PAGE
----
Having the entirety of Macomb and South Dix all to ourselves. Pushing right past Hough, our fourth peak of the day, onto the fifth: Dix, the highest and farthest peak of the day.
I’m pretty easy to convince to go hiking. Offer me a trip to the nearest majestic place and our niece and nephew, and I’m even willing to get up at 4AM to make it happen.
We swung over Whiteface’s summit and headed down for lunch at the cafe with the Mumaughs. I can’t believe we didn’t do this our first time here, it was absolutely brilliant to sit and have a hot lunch and cold soda in the middle of the hike. This will be the plan for this pair from now on!
I drove up ahead of the rest of the family just for this hike, leaving after work so I arrived well after dark. It was a crystal-clear day but cool, a welcome end to the hot and humid summer.
Cascade (without Porter) was our first High Peak back in 2009. Like this day, it was hot and humid. Unlike this day, it felt impossible!
Upon finishing this 18.5-mile, 5,400-vertical foot hike, I reflected that these three mountains are really just hiked together by peakbaggers.
My plan was ambitious, so I stayed overnight at the interior Johns Brook Lodge (JBL), cutting 7 miles round trip to and from the car. Seeing no morning rain, I started on a loop over Gothics and Sawteeth to Haystack via the Warden’s Camp.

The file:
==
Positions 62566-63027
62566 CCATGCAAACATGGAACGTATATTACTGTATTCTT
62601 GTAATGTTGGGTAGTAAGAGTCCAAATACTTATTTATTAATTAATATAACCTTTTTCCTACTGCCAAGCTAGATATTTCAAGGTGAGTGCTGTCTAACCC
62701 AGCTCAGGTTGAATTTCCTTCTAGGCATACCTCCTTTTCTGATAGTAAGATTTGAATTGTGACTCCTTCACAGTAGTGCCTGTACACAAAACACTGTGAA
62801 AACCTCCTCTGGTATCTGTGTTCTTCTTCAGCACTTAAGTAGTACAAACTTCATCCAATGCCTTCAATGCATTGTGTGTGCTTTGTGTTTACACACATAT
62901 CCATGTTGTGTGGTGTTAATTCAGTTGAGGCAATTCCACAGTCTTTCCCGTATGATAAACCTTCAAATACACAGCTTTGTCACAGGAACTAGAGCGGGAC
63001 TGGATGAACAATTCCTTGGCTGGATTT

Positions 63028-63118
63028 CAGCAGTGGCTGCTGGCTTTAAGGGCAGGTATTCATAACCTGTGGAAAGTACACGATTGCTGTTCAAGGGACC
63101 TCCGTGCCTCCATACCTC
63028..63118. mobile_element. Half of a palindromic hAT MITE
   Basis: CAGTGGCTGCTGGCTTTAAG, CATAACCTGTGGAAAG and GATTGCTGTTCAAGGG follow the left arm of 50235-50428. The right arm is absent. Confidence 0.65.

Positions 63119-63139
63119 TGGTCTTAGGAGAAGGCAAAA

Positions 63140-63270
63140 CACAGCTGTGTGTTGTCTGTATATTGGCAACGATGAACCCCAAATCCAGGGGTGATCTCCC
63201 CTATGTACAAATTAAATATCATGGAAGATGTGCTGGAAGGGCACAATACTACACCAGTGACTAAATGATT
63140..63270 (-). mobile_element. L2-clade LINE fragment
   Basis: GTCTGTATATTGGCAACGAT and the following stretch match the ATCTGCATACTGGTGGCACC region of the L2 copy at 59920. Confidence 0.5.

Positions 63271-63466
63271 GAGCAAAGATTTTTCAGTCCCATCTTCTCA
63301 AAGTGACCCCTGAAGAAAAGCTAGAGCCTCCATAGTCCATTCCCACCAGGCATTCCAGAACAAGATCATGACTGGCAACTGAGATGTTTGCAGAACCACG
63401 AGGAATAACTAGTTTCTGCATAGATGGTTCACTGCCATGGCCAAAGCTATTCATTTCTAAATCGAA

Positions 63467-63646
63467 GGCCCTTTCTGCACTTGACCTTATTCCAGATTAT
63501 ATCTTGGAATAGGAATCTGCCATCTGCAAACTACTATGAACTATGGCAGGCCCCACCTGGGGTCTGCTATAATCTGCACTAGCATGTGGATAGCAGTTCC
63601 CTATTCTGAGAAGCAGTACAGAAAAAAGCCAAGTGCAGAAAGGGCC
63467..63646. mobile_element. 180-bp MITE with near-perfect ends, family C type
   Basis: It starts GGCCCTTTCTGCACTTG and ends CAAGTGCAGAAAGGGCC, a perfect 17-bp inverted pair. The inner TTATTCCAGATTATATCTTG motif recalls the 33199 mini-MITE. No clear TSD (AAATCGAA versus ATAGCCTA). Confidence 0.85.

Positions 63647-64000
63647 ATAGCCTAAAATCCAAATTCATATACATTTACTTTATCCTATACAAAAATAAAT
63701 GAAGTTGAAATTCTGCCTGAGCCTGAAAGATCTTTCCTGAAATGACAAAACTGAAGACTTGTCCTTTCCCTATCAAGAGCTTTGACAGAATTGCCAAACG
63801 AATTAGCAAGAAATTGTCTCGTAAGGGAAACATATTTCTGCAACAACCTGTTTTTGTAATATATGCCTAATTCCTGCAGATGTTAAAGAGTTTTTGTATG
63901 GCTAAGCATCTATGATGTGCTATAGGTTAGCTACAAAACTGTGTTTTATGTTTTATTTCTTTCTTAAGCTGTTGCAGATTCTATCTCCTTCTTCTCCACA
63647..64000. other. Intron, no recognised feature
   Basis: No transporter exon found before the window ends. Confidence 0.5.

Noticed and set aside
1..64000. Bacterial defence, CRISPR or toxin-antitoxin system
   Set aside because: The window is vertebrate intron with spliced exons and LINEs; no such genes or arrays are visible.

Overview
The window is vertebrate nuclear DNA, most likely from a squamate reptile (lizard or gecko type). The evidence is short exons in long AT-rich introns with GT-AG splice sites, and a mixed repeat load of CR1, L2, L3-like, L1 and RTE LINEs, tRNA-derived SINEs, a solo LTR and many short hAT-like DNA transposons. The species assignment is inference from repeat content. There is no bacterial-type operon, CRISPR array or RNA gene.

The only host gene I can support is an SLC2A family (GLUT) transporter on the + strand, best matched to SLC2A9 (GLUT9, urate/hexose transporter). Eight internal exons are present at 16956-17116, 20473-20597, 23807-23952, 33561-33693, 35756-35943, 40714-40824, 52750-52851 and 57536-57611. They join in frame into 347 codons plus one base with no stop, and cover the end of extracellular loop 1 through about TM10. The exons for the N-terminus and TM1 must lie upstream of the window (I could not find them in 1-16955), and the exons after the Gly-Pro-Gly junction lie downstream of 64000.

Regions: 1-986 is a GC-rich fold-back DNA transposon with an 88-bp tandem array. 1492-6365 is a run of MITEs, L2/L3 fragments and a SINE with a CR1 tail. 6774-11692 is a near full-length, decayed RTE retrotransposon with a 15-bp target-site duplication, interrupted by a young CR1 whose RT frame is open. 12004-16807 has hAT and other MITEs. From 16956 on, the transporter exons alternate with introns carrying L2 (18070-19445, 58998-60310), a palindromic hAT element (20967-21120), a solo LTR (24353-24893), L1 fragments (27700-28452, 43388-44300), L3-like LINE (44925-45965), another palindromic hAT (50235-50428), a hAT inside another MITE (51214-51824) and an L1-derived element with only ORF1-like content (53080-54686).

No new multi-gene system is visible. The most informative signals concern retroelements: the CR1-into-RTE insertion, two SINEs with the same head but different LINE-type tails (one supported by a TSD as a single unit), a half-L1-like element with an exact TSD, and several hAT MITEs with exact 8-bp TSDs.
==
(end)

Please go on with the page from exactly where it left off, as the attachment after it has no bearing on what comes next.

Wright Peak is a slightly lower summit on the way up to the popular Algonquin Peak in the MacIntyre Range. Looking for another relaxing day (and having summited Algonquin twice previously) it was chilly as we started, but not nearly as cold as the previous day.
Wanting to try my first bushwhack and being a huge fan of Ricketts Glen, I had high hopes for this hike. It did not disappoint.
This time of year, the rocks at Ricketts Glen are filled with fallen leaves, making for a continuous breathtaking 6.25-mile loop.
Marking the eastern extent of Pennsylvania’s Blue Mountain ridge, Mount Minsi rises to 1,461 feet along the Appalachian Trail.
Psyched at my first black bear spotting, I turned from Old Rag up the Robertson Mountain Trail. This is a steep, constant climb, with 1,700 vertical feet in the last 1.5 miles to the summit.
Shots are mainly with a new excellent little lens I got for my Fuji X-A1 – the Voigtlander Heliar 15mm f/4.5.
Had a chance the other day to swing by 30th Street Station at sunset.